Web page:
Former owner of Virginia Beach investment company arrested for $20 million fraud

Posted at 1:13 PM, Aug 24, 2017
and last updated 2017-08-24 22:50:39-04

NORFOLK, Va. - The former owner of a Virginia Beach investment company was arrested Thursday for his alleged role in leading an investment fraud scheme that caused nearly $20 million in losses.

Daryl Gene Bank, 47 (left), and Raeann Gibson, 45 (right). Photos courtesy of the St. Lucie County Sheriff's Office

Daryl Gene Bank, 47, of Port St. Lucie, Florida, and Raeann Gibson, 45, of Palm City, Florida, have been charged with conspiracy to commit mail and wire fraud, mail and wire fraud and engaging in unlawful monetary transactions. They previously resided in Virginia Beach.

According to the allegations in the indictment, Bank created, owned and operated dozens of Virginia limited liability companies, including Dominion Investment Group (DIG) and Dominion Private Client Group (DPCG), with offices in Virginia Beach and in Port St. Lucie.

The indictment also says that Bank and Gibson engaged in a conspiracy by which they operated several investment fraud schemes from approximately January 2012 through July 2017.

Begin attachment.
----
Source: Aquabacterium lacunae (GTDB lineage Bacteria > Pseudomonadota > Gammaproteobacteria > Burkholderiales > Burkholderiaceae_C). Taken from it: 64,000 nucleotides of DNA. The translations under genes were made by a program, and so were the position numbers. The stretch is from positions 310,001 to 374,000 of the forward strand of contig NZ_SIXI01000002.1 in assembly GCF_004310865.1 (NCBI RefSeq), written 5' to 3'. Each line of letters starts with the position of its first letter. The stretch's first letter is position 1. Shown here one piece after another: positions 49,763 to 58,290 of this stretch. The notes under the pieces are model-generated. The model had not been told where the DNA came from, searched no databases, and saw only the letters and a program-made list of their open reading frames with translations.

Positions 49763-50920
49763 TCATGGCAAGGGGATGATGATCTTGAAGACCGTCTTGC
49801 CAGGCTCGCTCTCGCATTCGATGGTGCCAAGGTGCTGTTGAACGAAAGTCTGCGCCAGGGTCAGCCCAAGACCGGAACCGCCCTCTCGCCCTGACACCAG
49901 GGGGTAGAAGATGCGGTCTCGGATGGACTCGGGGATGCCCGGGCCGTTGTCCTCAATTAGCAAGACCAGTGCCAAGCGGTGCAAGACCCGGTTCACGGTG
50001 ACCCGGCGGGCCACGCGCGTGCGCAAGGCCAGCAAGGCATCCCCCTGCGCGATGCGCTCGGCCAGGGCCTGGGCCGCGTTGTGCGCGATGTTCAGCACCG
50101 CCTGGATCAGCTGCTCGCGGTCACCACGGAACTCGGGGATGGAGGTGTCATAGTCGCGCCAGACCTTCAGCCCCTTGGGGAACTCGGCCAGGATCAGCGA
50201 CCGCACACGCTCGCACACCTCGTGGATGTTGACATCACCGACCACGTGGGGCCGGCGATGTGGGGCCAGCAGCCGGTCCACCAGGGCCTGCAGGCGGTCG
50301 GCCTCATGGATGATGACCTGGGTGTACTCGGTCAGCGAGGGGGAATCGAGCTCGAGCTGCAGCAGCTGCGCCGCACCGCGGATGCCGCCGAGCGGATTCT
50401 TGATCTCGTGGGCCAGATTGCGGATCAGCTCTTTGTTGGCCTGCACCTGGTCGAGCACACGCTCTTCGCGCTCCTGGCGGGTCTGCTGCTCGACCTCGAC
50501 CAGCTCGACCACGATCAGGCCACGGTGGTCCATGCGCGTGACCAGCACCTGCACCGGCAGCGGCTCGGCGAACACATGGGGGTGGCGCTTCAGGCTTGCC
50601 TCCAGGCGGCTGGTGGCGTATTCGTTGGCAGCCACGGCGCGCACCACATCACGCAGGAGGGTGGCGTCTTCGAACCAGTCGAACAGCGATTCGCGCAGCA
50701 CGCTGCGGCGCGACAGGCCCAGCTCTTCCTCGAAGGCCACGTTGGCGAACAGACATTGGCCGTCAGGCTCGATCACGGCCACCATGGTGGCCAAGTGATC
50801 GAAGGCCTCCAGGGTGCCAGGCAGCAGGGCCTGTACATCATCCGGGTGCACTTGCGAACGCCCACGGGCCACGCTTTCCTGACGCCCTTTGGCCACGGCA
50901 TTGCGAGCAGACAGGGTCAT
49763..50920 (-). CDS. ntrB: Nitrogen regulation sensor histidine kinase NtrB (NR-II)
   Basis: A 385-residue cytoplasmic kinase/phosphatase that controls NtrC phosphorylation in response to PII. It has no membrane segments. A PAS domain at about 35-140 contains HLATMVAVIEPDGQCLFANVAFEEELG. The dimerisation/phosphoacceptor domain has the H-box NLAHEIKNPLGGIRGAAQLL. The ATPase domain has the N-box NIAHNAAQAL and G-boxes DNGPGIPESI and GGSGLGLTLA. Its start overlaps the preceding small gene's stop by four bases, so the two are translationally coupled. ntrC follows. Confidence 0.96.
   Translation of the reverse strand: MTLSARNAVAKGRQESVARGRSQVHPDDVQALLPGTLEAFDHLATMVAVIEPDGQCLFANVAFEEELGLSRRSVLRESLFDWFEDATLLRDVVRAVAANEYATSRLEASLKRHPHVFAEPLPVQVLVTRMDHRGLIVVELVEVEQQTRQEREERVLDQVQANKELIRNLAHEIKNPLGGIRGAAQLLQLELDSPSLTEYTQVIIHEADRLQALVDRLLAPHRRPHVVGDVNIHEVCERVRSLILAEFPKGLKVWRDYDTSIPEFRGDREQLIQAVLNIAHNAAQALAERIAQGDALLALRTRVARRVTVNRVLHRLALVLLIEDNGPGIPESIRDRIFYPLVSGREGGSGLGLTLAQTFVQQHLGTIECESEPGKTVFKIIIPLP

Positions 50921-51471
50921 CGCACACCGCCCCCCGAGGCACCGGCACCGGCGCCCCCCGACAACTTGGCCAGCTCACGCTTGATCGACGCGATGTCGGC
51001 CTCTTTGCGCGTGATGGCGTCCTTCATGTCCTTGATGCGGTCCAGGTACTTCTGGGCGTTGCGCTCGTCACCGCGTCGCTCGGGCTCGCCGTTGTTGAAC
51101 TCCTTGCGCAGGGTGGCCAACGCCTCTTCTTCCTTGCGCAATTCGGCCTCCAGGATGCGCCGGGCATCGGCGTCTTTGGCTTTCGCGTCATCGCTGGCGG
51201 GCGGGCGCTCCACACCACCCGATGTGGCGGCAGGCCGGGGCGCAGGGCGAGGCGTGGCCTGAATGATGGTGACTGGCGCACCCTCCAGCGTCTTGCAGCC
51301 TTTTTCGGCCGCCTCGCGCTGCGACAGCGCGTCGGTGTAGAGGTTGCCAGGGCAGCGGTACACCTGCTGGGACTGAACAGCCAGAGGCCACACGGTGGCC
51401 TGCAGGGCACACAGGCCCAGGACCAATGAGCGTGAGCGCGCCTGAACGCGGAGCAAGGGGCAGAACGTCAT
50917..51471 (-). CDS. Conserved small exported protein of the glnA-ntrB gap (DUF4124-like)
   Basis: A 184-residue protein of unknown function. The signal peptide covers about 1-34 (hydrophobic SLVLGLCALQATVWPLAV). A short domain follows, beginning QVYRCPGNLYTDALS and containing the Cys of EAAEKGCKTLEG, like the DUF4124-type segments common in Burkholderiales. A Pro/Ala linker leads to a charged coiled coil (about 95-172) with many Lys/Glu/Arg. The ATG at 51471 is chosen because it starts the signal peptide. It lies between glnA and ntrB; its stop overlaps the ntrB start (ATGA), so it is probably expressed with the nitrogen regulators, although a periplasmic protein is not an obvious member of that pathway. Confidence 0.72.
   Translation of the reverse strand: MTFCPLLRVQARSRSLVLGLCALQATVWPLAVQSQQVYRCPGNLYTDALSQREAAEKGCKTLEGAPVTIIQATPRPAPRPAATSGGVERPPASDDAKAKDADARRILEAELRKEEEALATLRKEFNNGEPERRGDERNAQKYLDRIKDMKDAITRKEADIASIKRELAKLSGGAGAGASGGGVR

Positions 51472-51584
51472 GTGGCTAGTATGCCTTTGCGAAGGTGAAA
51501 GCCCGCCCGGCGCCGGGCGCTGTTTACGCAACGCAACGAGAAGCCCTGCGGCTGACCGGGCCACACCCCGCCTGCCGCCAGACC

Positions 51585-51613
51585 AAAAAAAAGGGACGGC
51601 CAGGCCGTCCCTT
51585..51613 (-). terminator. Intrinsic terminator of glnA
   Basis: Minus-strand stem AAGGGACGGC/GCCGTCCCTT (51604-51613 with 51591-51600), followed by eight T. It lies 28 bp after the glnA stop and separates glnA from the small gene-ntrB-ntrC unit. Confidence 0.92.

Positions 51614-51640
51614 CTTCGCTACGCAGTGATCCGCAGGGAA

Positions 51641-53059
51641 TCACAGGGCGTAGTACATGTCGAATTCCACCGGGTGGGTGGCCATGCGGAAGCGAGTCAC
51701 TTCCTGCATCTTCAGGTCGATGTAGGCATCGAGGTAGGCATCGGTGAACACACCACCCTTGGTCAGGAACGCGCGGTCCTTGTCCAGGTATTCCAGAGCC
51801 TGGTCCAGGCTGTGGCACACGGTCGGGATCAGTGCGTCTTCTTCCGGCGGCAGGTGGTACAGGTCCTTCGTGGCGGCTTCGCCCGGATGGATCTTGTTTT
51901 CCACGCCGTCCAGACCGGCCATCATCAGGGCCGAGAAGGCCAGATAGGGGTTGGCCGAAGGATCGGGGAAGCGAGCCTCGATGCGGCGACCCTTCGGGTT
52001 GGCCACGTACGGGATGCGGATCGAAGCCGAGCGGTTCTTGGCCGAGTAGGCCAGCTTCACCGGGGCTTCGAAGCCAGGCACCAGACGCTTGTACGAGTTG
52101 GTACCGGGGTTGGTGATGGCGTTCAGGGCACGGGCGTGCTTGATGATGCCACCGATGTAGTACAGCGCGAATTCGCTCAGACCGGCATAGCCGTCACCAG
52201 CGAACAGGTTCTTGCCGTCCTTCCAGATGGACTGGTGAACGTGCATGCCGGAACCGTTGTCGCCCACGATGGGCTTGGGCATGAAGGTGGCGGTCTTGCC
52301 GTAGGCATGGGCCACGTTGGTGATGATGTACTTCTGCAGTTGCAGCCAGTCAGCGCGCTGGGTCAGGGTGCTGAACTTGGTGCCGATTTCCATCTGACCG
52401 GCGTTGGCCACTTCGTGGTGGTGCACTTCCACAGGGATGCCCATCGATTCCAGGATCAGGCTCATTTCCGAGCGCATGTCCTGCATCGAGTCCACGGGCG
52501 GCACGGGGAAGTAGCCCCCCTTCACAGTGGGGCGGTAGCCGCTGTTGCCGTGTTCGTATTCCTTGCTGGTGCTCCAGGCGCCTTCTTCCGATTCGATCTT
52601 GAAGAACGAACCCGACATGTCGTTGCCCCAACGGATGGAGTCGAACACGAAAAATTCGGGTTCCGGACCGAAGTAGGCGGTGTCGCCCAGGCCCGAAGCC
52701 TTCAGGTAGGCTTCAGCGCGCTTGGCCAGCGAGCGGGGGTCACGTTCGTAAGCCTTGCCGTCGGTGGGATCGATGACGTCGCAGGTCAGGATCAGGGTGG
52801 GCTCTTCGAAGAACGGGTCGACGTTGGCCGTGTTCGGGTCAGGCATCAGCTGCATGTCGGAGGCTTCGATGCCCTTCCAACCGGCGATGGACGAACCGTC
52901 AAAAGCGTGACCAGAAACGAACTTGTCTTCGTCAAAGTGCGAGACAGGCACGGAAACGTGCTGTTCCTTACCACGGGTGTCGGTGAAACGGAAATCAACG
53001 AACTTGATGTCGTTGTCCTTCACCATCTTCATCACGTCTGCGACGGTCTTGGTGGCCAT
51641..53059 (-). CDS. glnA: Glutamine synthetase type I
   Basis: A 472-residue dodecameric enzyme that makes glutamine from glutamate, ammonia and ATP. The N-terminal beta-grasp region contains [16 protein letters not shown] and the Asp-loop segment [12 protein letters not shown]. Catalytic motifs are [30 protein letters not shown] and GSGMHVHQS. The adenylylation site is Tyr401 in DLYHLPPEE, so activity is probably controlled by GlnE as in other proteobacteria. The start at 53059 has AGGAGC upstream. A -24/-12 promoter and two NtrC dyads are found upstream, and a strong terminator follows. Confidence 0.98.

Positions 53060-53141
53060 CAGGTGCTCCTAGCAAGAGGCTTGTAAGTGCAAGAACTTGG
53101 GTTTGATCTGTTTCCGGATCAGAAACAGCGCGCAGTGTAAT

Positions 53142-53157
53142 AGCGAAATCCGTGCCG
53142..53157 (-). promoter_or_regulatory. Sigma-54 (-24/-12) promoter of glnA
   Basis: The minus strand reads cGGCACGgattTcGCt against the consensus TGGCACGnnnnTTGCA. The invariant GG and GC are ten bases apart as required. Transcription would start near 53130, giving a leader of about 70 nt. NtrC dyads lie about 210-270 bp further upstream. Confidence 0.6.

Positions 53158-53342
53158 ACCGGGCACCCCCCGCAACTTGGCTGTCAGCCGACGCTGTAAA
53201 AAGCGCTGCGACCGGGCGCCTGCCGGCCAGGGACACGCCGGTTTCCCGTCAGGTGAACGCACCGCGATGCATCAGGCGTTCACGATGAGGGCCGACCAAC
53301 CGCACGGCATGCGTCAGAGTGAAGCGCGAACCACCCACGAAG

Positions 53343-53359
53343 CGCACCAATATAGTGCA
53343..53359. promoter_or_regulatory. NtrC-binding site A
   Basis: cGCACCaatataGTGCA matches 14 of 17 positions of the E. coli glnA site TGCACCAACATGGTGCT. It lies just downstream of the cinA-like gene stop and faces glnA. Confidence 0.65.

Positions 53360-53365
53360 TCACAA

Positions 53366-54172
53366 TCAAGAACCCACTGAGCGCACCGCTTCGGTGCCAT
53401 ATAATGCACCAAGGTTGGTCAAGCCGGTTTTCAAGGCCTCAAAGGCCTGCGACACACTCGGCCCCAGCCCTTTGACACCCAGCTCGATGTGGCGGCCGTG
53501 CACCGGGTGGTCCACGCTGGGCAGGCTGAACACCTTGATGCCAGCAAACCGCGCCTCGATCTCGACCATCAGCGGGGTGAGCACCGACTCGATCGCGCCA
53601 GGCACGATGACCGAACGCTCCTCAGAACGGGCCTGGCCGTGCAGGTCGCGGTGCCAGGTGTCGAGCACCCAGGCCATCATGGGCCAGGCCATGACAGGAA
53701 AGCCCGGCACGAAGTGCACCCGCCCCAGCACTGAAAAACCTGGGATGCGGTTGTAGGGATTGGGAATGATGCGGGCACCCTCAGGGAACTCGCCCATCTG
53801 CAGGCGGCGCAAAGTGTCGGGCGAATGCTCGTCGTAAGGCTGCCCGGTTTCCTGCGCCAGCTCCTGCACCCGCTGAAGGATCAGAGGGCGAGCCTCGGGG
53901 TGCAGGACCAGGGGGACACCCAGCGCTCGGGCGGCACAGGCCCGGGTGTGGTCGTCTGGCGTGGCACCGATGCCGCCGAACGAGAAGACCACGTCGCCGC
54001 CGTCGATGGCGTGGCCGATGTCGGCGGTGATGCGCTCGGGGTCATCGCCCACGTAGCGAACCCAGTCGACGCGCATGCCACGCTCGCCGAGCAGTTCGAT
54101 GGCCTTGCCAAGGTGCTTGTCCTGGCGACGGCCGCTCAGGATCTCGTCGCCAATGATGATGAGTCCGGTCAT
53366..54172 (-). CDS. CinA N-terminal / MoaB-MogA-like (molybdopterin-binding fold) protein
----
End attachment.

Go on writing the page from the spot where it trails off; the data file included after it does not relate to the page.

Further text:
One example details Bank causing numerous material misrepresentations and omissions to be made to several investors, including a blind man in his late 70s who invested $20,000 of his retirement funds in an investment fraud called Prime spectrum. Immediately upon receipt of the man's funds, Bank and Gibson misappropriated 70 percent investment funds and sent BC a statement that said his investment was fully invested.

According to the indictment, the Securities and Exchange Commission (SEC) filed a civil complaint against Bank and entities he controlled, accusing him of running a multi-million dollar scheme to defraud investors, in 2015. That same year, the Virginia State Corporation Commission filed a civil enforcement action against both Bank and Gibson to enjoin them from the fraudulent sale of unregistered securities.

"Not all of the investments may have returned as much of a return as the investors had hoped, but that does not necessarily mean they are fraudulent investments," said Gibson's attorney, Nick Renninger. "All of the startups and investments in here that are named in the indictment we think the evidence will show they are viable companies."

Bank faces a maximum penalty of 260 years in prison if convicted, and Gibson faces a maximum penalty of 240 years in prison if convicted.

If you believe you may be a victim in this case, please call the FBI's Norfolk Field Office at (757) 609-2514.